Last week I wrote a pithy little article about my experience driving a Suzuki Cappuccino, a 660 CC kei car, when I was teaching in Japan. I followed the discussion that resulted with some interest and one of my favorite contributors and fellow motorcycle enthusiast, Syke, raised and interesting issue when he wrote: “I’d happily sign whatever paperwork necessary exempting myself (and my heirs) from personal injury lawsuits, or whatever other crap the lawyers can come up with, to own one. The impossibility of getting such cars is just another example of what a country full of cringing wimps we’ve become.” It’s something I have thought a lot about over the last few days and to me it comes down to a simple question: Should the government have a role in setting safety standards?
My own understanding of market theory may not be perfect, so this is a chance for TTAC’s best and brightest, many of whom may be much more versed on the subject than I, to educate us. As I am a common man, I would imagine that my understanding of market theory is typical so let’s use it to begin the discussion and see where it goes from there. In my mind, it goes something like this: If most consumers want safety features in their cars then they will elect not to buy cars that lack those features or will pay an added premium for them. In either case, the manufacturers will recognize that they are losing money on some products and making money on others and react to supply people with the best cars to fit the consumers’ desires. The market, then, determines the best way.
The problem arises when the government decides to stick its nose into industry’s business. The government uses a pool of bureaucrats, many of whom are experts in their respective fields, and when they determine there is a problem, say too many people are dying in car crashes, they create a regulation that mandates industry changes. In the late 50s, for example, the government responded to car crash data by mandating that seatbelts, an early version of which was first patented as far back as 1885, become standard equipment in all cars. By all accounts, most people back then saw little value in seat belts and promptly stuffed them into the crack under the seat back so the government then responded with an education campaign and, eventually, laws that mandated seat belt use by a car’s occupants. The end result is more tickets, more annoyance and, incidentally, more lives saved.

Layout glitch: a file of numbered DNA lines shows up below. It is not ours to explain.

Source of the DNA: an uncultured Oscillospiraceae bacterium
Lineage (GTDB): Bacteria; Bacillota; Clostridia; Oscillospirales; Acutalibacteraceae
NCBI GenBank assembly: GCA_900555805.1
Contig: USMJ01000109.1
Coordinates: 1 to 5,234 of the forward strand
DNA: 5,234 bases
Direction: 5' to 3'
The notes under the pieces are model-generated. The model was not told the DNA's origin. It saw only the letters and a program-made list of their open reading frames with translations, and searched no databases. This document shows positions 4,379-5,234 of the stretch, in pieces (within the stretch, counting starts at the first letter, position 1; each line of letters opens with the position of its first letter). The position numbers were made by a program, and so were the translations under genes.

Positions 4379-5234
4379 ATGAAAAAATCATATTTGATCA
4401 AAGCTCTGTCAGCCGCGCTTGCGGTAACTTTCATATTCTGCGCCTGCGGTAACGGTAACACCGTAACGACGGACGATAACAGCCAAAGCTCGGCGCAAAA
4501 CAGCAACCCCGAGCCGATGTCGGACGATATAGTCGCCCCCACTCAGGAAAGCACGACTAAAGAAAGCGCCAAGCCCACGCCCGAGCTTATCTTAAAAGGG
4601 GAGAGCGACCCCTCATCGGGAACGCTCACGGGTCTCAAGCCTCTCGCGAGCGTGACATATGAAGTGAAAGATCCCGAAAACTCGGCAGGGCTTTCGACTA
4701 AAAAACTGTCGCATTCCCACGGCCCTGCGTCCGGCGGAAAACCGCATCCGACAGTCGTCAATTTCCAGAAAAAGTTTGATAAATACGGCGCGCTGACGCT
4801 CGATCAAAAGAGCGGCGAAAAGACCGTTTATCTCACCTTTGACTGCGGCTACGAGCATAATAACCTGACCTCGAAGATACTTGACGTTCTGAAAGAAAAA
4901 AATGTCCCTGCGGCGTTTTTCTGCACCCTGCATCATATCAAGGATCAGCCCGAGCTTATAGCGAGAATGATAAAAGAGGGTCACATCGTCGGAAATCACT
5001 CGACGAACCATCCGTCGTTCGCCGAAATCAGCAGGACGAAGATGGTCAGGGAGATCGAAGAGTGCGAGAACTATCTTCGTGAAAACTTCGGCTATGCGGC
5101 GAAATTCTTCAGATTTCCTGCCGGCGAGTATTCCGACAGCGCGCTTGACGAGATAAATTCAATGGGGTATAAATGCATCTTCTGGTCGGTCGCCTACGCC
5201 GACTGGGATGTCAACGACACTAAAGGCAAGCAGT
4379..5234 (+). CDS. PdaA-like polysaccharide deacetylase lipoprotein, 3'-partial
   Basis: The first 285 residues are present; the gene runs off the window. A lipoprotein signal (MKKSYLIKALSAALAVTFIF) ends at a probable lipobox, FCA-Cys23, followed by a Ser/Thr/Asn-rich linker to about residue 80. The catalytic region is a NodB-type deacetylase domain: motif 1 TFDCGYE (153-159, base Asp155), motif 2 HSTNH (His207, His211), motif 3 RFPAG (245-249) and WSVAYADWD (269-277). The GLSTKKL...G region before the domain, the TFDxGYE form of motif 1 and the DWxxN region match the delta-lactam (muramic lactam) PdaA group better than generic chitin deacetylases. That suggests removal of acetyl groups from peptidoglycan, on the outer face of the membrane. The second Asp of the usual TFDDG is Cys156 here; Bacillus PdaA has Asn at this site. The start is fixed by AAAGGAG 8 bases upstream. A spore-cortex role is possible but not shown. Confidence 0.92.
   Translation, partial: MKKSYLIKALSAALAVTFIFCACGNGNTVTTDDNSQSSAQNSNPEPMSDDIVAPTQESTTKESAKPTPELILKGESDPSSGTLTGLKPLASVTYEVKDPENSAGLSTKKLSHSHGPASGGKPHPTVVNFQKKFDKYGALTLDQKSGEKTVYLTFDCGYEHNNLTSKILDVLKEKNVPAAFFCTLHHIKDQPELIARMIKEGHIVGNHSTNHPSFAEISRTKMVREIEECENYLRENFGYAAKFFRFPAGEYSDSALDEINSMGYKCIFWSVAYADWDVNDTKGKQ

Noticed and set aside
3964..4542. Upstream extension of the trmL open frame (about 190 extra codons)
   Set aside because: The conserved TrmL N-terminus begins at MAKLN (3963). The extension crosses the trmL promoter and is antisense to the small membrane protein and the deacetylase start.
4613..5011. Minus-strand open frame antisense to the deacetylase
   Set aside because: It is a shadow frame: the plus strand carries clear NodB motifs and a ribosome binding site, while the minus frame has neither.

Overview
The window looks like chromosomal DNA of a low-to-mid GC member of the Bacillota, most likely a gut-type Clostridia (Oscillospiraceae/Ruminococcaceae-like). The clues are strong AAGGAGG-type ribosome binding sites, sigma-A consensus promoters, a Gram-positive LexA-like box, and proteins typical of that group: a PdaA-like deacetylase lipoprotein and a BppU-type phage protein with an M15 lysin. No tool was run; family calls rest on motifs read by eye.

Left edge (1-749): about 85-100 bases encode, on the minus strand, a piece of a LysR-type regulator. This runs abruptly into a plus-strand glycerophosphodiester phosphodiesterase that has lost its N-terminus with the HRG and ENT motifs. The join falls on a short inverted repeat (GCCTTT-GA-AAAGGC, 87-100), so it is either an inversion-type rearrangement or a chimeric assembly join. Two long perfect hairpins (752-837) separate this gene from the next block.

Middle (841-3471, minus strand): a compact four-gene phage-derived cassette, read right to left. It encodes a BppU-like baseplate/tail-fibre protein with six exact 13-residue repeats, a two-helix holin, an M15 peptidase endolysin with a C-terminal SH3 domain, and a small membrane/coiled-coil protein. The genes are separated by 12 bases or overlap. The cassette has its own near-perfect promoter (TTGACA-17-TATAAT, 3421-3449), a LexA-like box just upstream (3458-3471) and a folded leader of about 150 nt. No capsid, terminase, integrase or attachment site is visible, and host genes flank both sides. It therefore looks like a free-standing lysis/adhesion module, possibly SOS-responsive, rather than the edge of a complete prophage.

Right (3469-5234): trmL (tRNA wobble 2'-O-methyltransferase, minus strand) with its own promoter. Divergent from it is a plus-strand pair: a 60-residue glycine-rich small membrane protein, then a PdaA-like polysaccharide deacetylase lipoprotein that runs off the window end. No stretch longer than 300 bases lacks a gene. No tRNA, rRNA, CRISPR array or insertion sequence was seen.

But the government didn’t stop there. They mandated other safety regulations, implemented crash tests and have applied so many regulations to the construction of cars that some people see it as a bar to innovation. Today even the cheapest cars have a veritable arsenal of safety devices intended to keep your fragile body from being rent and torn apart by the impacts of a crash. The downside is that the simple, “unsafe” vehicles so many of us remember from the days of our youths, the open dune buggies, the Baja bugs, the two seat roadsters and the stripped down muscle cars are gone. Because of regulation, cars have grown on the outside and offer less interior space, have thicker A pillars that impede our view from the driver’s seat and lots of buzzers, whistles and warning lights to electronically bitch us into submission lest we fail to comply with the mandates of safety.
My own position is somewhere in the middle. I don’t necessarily like being so tightly regulated but if the recent hard economic times have taught me anything it’s that I don’t trust industry and the market to give a crap about the likes of me and mine when there is a dollar to be made at my expense. I wonder though, are we now, as Syke so eloquently states, “a country full of cringing wimps?” Did we trade away our heritage for safety and security? Does regulation have a place and, if so, how do we strike a balance? I don’t have the answers but perhaps you do. I’d like to hear your thoughts.
Thomas Kreutzer currently lives in Buffalo, New York with his wife and three children but has spent most of his adult life overseas. He has lived in Japan for 9 years, Jamaica for 2 and spent almost 5 years as a US Merchant Mariner serving primarily in the Pacific. A long time auto and motorcycle enthusiast he has pursued his hobbies whenever possible. He also enjoys writing and public speaking where, according to his wife, his favorite subject is himself.